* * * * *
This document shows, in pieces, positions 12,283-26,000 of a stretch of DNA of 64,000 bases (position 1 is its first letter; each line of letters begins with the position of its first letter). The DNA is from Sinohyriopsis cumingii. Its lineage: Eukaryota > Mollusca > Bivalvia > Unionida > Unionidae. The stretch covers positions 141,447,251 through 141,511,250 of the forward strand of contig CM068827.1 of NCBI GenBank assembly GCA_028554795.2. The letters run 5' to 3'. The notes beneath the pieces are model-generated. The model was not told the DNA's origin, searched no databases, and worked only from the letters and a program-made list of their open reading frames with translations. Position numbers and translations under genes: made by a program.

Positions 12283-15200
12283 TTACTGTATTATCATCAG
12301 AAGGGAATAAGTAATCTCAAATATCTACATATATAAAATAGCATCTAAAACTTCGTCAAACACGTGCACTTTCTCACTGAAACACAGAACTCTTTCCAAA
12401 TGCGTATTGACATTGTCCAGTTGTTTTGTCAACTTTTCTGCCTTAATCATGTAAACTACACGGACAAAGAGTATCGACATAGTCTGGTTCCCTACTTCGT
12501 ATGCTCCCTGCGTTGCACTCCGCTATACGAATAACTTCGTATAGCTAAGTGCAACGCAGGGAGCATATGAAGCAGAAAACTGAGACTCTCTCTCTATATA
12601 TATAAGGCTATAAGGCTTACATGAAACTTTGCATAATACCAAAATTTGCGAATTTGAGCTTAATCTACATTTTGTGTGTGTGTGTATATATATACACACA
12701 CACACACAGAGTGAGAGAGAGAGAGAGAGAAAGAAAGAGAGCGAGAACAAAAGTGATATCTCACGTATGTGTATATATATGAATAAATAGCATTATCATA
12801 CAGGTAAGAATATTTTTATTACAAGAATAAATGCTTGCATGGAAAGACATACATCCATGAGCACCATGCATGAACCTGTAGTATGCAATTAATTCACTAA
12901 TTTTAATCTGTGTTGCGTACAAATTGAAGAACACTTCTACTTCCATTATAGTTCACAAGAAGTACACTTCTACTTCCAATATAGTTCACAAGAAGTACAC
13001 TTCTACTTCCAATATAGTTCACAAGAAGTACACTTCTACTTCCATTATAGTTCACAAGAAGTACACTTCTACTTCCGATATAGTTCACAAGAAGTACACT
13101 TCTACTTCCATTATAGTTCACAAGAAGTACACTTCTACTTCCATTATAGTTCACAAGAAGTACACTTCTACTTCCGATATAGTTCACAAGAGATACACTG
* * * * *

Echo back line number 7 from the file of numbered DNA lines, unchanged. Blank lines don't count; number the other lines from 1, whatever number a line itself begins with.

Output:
12601 TATAAGGCTATAAGGCTTACATGAAACTTTGCATAATACCAAAATTTGCGAATTTGAGCTTAATCTACATTTTGTGTGTGTGTGTATATATATACACACA